Spoken every precept to all the people according to the law. Ex 24:3. All that God had proclaimed in the ten commandments and the accompanying precepts (Ex 21:1-23:33) was written in the book of the covenant. This was read to the people, and they promised obedience (Ex 24:7).

And sprinkled both the book, and all the people. Then the book and all the people were sprinkled with blood (Ex 24:8).

Verses 19, 20. - For when Moses had spoken every precept to all the people according to the Law, he took the blood of the calves and the goats, with water and scarlet wool, and hyssop, and sprinkled both the book itself and all the people, saying, This is the blood of the covenant (A.V. testament) which God enjoined unto you (strictly, to you-ward; i.e. enjoined to me for you). The reference is to Exodus 24:3-9, where the account is given of the inauguration of the covenant between God and the Israelites through Moses. He "came and told the people all the words of the LORD, and all the judgments: and all the people answered with one voice, and said, All the words which the LORD hath said will we do." And then he wrote all the words of the LORD in a book, and builded an altar under the mount, and sacrifices were offered, and half of the blood was sprinkled on the altar, and the words were read from the book, and again the people undertook to observe them, and the other half of the blood was sprinkled on the people, and so the covenant was ratified. The essential part of the whole ceremony being the "blood-shedding," it is of no importance for the general argument that the account in Exodus is not exactly followed. The variations from it are these:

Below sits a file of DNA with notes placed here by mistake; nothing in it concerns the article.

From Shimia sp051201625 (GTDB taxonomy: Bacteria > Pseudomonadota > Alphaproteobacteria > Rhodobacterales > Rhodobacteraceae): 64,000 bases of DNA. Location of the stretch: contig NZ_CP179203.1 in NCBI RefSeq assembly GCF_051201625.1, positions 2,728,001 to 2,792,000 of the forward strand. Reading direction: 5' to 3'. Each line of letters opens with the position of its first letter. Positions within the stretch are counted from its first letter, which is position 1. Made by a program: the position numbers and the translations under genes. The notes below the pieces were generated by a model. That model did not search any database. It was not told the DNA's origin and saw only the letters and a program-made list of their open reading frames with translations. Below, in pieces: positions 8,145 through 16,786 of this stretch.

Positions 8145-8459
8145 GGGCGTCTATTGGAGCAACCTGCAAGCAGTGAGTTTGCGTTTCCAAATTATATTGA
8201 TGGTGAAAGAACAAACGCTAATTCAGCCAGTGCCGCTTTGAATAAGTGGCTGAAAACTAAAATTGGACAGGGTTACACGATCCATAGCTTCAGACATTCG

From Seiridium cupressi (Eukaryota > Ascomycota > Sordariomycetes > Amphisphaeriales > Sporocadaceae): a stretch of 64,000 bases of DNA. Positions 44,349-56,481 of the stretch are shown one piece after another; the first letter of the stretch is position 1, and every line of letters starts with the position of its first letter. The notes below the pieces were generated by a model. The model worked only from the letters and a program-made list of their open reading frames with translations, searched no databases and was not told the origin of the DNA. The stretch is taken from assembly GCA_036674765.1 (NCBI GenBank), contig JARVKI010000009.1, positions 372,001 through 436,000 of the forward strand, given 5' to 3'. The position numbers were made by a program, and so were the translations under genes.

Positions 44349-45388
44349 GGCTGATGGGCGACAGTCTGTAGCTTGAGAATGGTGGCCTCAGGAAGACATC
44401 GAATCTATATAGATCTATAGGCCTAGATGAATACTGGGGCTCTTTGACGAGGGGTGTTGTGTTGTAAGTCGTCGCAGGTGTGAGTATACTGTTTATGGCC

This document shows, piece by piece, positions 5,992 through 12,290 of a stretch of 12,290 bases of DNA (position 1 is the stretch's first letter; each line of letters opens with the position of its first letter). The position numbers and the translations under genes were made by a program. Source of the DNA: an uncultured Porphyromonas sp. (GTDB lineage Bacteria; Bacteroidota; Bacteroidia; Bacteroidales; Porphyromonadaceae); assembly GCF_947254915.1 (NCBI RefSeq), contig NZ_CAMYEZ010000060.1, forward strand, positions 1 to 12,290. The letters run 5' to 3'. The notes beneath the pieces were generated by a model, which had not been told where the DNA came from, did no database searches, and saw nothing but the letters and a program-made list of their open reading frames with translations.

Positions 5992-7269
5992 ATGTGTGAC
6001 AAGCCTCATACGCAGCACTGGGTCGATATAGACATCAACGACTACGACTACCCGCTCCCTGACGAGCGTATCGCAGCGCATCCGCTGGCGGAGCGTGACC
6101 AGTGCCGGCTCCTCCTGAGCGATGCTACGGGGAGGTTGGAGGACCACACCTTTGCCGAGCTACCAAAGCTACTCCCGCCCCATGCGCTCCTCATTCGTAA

(1) The mention of goats as well as calves or bullocks - of water - of the scarlet wool and hyssop - and of the sprinkling of the book, instead of the altar, as in Exodus.